« Reply #86 on: February 18, 2020, 11:27:46 PM »
I've already shown you why it doesn't work at Solar Midnight. So did the person in the Savage Plane link. That's why you are trying to move your little orange dot is not at midnight, so it might be possible to see some slight angle behind the earth.

As you are conceding that it's not possible at Solar Midnight, the correct thing to do is to find whether is up at Solar Midnight or not. You will find that the Moon is up at Solar Midnight.
"The biggest problem in astronomy is that when we look at something in the sky, we don’t know how far away it is" — Pauline Barmby, Ph.D., Professor of Astronomy

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Offline Tumeni

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Re: Moon and Stars
« Reply #87 on: February 18, 2020, 11:33:47 PM »
I've already shown you why it doesn't work at Solar Midnight.

Yet this is the first mention you've made of Solar Midnight. Why didn't you specify that's what you thought you were proving earlier? And in which post do you think you proved it?


As you are conceding that it's not possible at Solar Midnight ...

I don't think I actually said that. I think you said that.

The Mooncalc screen grab that you showed earlier, in relation to the blog. What time is shown on that?

What time was the observation? You tell us. You've read the blog
« Last Edit: February 18, 2020, 11:36:58 PM by Tumeni »
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Re: Moon and Stars
« Reply #88 on: February 18, 2020, 11:53:06 PM »
If it is midnight for the observer then I don't see how the observer can see something on the day side of the Earth.

1 By virtue of the fact that the Moon is approx 70 degrees through the first quarter of its cycle, so only 20 degrees away from being AT the border between day and night side;
2 By virtue of the Moon having passed an ascending node, placing it above the plane of the Earth and Sun;
3 By virtue of the axial tilt of the Earth pointing toward the Sun (but not directly at it);
4 By virtue of the observation position, already at 52 degrees North, being moved further toward the Sun by the axial tilt
5 By virtue of the fact that midnight is not exactly at the midpoint between sunset and sunrise, placing it closer to the Moon's side of the Earth

All illustrated in the 3D models labelled above. Let me know when you've examined all of them.

All that your solar midnight argument can change is No. 5, Tom - which still leaves four of them
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Re: Moon and Stars
« Reply #89 on: February 19, 2020, 05:56:57 AM »
Say you could see the Crescent moon from Blunham at midnight on a RE.  That would make sunrise at about 1-2am or sunset 10-11pm depending if it’s waxing or waning. 

Re: Moon and Stars
« Reply #90 on: February 19, 2020, 06:35:55 AM »
The author goes to lengths to explain that it doesn't really matter.

What "doesn't really matter"?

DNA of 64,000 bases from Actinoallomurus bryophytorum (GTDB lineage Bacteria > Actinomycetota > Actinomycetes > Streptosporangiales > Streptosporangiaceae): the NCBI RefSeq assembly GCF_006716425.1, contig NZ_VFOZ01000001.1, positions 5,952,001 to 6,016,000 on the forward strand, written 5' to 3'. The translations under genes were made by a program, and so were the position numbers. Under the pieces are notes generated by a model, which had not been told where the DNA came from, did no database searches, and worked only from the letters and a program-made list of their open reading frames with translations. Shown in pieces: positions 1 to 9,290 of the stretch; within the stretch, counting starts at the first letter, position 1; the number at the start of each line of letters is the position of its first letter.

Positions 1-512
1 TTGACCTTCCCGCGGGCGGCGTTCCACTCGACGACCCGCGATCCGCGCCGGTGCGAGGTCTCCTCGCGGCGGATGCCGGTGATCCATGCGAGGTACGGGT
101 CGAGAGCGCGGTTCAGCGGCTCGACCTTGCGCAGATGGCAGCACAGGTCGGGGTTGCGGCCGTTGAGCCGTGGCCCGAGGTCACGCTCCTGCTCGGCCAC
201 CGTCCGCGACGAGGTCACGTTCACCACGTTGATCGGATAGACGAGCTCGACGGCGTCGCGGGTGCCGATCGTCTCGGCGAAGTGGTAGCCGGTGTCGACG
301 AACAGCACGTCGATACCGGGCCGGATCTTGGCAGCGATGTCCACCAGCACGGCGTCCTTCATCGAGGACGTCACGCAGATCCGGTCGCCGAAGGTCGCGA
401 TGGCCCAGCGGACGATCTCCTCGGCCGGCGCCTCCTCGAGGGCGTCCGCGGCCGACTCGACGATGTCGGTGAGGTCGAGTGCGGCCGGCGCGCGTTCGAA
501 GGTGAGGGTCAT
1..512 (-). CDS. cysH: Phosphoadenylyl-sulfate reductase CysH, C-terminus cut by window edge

If the Earth shrunken to half it's size, with Blunham at the edge rather than the equator, the Moon will still be below the horizon.

I see a failure of the Round Earth model to explain this. I thought you said that RE could explain all observations?

I’m still waiting for NASA to explain why the 2017 solar eclipse started on the west coast  and 4 hours later ended on the east coast. Even though Sun and Moon rises in the East and sets in the West. The only answer I could find from NASA was that the moon travels around the earth twice as fast as the earth spins  ???

Offline wpeszko

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Re: Moon and Stars
« Reply #91 on: February 19, 2020, 07:12:15 AM »
You will find that the Moon is up at Solar Midnight.
Quite a common thing. Now what's the horizon plane for Bulham on that midnight?  Where's the Moon? Find out and draw a proper diagram.

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Offline Tumeni

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Re: Moon and Stars
« Reply #92 on: February 19, 2020, 09:16:30 AM »
I’m still waiting for NASA to explain why the 2017 solar eclipse started on the west coast  and 4 hours later ended on the east coast. Even though Sun and Moon rises in the East and sets in the West. The only answer I could find from NASA was that the moon travels around the earth twice as fast as the earth spins  ???

You need to consider the speed and behaviour of the Moon's shadow, not the Moon. The core point is that the Moon moves in a circle around the Earth's centre  completing that circle slower than a single Earth rotation, but the shadow does not move like this.

Think about how the shadow is cast by the Sun, and what its behaviour will be as the Moon moves in a circle.

« Last Edit: February 19, 2020, 09:25:59 AM by Tumeni »
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Not Flat. Happy to prove this, if you ask me.
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Nearly all flat earthers agree the earth is not a globe.

Nearly?

Re: Moon and Stars
« Reply #93 on: February 19, 2020, 11:09:41 AM »
I’m still waiting for NASA to explain why the 2017 solar eclipse started on the west coast  and 4 hours later ended on the east coast. Even though Sun and Moon rises in the East and sets in the West. The only answer I could find from NASA was that the moon travels around the earth twice as fast as the earth spins  ???

This was explained at great length in this thread

https://forum.tfes.org/index.php?topic=14812.120

Even Tom "got" it in the end. It is a bit complicated and counter-intuitive but hopefully the diagrams and explanation will help you understand it.